By the time play ends, Nora has matured a great deal from the events of the play and replies her marriage is a sham and that she is nothing but a "doll" to her husband. With great courage and careful thought, she decides that leaving her husband is her only option. At this point her dialogue is thoughtful, and missing the childlike tone she felt compelled to use earlier when communicating with her husband. When Torvald begs her to stay with him, she does not allow him to manipulate her, and stands firm in her resolve:
Helmer. Nora, Nora, not now! Wait until tomorrow.
Nora [putting on her cloak]. I cannot spend the night in a strange man's room.
Helmer. But can't we live here like brother and sister--?
Nora [putting on her hat]. You know very well that would not last long. [Puts the shawl round her.] Goodbye, Torvald. I won't see the little ones. I know they are in better hands than mine. As I am now, I can be of no use to them.
Helmer. But some day, Nora--some day?
Nora. How can I tell? I have no idea what is going to become of me.
Helmer. But you are my wife, whatever becomes of you.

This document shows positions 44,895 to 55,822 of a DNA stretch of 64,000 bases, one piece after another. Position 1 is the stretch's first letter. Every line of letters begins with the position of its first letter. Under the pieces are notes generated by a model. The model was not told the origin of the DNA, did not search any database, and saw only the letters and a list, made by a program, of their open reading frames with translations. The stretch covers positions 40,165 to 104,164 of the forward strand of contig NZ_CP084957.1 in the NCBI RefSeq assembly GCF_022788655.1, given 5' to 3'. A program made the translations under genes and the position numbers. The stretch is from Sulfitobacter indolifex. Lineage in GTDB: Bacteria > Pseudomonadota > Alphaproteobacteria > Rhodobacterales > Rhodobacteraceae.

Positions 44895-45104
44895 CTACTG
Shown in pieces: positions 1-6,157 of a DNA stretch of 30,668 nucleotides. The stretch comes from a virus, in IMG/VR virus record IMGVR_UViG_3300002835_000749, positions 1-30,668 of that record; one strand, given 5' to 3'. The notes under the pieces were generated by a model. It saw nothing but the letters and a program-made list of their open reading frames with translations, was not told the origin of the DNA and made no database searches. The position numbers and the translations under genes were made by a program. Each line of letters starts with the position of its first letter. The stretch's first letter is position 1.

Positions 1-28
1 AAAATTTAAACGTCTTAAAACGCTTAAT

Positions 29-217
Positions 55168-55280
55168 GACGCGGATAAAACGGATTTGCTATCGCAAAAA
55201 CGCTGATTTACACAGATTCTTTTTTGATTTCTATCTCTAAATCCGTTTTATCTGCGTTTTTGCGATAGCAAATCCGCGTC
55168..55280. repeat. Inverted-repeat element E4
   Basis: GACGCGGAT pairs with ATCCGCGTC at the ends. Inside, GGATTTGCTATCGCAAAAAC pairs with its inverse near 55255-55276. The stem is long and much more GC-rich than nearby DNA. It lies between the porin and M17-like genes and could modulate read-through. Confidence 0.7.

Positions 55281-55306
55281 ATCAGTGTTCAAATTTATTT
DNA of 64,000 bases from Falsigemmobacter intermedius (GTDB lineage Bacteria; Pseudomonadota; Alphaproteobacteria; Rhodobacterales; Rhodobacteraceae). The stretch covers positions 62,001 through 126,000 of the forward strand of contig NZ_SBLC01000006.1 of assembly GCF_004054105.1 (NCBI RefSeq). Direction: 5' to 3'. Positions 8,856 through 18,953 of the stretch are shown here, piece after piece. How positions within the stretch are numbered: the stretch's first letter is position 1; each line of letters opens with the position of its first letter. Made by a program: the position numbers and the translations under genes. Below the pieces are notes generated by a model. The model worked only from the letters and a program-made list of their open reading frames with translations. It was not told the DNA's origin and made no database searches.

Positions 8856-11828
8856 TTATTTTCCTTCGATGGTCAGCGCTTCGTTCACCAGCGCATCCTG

Nora. Listen, Torvald. I have heard that when a wife deserts her husband's house, as I am doing now, he is legally freed from all obligations towards her. In any case, I set you free from all your obligations. You are not to feel yourself bound in the slightest way, any more than I shall. There must be perfect freedom on both sides. See, here is your ring back. Give me mine.
Helmer. That too?
Nora. That too.
Helmer. Here it is.
Nora. That's right. Now it is all over. I have put the keys here. The maids know all about everything in the house--better than I do. Tomorrow, after I have left her, Christine will come here and pack up my own things that I brought with me from home. I will have them sent after me.